The Power of Edge Coaching

Since its inception in 2006, the Edge Foundation has demonstrated the power of its coaching techniques in the home, school and workplace settings. The effectiveness of our approach has been verified both in practice and by an independent research study. We wanted to share some of the elements that make the Edge coaching experience so powerful.

The Four Elements of Edge Coaching

There are 4 elements of the Edge Coaching approach that help make it so transformative.

Connection – A highly trained coach working one-on-one with a young person. Not parental, not disciplinary, not teacher, not therapist, and not just a well-meaning volunteer.

Agency – The youth directs the coaching session, not the adult. The coach asks “what is new for you this week?” Whatever the answer, the young person decides what to focus on and that becomes the agenda for the coaching session. The young person is in command.

Competence – The coach uses Edge’s non-directive questioning technique. This doesn’t direct the young person, but instead draws out a description and analysis of the problem being addressed, the young person’s goal, alternative strategies, and which strategy the youth wants to pursue in the coming week. The young person leaves the coaching session with total ownership of the problem, the goal, and the strategy to be used in the coming week. He or she feels competent to carry out the strategy for a week.

Repetition – Coaching sessions happen every week. If the strategy selected for the past week was ineffective, that is acknowledged and the coach and young person determine that a different strategy needs to be developed. This develops perseverance, grit and resilience.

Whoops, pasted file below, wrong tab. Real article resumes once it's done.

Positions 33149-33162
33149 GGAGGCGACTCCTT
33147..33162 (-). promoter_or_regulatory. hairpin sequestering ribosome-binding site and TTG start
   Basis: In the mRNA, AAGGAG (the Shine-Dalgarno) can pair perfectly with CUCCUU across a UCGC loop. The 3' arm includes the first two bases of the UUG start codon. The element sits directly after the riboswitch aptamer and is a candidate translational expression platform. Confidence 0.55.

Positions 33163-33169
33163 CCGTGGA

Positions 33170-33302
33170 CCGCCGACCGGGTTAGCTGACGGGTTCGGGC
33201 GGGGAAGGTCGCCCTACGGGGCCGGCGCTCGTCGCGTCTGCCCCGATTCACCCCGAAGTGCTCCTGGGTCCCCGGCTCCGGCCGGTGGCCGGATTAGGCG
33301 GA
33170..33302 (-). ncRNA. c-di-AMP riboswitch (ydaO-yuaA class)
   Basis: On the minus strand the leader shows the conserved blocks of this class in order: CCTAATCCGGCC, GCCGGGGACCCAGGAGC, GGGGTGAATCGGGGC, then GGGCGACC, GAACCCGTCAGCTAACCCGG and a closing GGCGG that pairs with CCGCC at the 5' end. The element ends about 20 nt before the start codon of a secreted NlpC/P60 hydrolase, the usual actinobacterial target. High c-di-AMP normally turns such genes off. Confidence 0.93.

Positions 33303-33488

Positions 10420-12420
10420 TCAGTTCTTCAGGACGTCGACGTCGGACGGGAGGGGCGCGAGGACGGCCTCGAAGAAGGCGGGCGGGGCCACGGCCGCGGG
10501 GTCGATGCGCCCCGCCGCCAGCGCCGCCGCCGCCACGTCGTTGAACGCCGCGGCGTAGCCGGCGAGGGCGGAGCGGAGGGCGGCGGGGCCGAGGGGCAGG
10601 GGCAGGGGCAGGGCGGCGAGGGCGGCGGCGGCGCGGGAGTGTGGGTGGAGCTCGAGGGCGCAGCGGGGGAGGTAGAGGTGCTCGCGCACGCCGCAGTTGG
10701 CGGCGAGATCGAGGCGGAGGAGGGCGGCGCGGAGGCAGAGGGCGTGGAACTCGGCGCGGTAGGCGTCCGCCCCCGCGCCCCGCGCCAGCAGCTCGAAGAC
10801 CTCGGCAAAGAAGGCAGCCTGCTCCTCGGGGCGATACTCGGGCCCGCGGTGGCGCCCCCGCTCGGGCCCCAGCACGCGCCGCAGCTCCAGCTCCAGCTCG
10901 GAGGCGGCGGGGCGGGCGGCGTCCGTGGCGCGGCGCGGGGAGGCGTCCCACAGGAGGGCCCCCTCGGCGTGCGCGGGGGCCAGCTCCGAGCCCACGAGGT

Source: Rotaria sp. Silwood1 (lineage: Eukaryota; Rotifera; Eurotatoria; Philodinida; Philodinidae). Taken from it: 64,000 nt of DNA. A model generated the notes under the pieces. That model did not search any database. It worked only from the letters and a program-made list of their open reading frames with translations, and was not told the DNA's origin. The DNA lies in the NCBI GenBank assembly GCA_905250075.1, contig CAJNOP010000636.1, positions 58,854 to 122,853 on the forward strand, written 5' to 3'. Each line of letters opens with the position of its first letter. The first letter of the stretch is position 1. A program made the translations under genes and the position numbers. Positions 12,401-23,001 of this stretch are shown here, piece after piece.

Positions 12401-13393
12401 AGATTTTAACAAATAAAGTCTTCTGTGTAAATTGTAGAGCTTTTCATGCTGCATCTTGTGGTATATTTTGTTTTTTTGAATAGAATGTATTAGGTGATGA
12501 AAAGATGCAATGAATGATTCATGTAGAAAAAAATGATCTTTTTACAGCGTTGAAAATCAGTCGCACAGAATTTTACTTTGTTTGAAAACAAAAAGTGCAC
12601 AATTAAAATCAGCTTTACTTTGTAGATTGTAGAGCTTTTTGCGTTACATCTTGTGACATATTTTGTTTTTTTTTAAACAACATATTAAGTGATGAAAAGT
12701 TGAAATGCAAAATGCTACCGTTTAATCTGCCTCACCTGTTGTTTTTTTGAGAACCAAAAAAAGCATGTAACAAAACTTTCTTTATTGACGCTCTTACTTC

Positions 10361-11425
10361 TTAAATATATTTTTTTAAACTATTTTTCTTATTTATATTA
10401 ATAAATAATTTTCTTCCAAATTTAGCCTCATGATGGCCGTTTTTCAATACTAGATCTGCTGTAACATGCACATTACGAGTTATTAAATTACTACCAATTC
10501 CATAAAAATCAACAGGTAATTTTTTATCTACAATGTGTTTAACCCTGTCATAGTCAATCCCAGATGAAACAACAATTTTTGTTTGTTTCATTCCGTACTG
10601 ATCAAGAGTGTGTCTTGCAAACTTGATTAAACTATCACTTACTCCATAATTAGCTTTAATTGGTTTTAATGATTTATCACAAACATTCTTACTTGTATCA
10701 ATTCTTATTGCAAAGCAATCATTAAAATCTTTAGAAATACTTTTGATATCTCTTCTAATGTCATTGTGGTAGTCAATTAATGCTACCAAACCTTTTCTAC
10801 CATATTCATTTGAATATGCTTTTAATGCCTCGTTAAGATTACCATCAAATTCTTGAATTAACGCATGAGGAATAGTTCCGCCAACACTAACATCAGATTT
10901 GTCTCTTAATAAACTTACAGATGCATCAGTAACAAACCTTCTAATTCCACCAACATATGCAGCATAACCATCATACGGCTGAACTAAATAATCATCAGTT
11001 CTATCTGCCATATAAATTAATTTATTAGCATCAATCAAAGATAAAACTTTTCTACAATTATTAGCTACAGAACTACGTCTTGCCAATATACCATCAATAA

What Makes Edge Coaching Different

Many programs have the first and last element: a caring adult and repetition, whether they bring in a volunteer to drill phonics or a peer mentor to talk about school problems. What makes Edge work is that we build AGENCY and COMPETENCE. We build attributes the young person is going to need throughout life – a sense of control, knowing that he or she is an effective person who can make decisions and control outcomes and practice recognizing problems and changing course when needed.

Edge uses the same techniques that executive coaches use with senior business leaders: draw out a clear identification of the issue, get the person being coached to identify alternative approaches and own a strategy, get together again in a week, identify and own the results, strategize and try some more.

Edge works with a lot of young people who have been given tutoring or mentoring but have not been offered a chance to make decisions and own outcomes. Our program has had great results even in the most difficult circumstances: with homeless youth, young people in foster care, and young people in the lowest income brackets at the most poorly performing schools.

The Core of Coaching

In the future, Edge will extend its coaching programs into new areas and in new directions. But the four elements above will continue to be what makes the Edge coaching approach one of  the most effective ways to help individuals with attention and learning challenges develop self-regulation,perseverance,willpower and grit.


Five questions to helps students reflect on their college semester

Five questions to helps students reflect on their college semester

1. What are some of the strategies that worked for you this semester that you would like to carry into next semester?

2. If you could make one change that would contribute to a better next semester, what would that change be?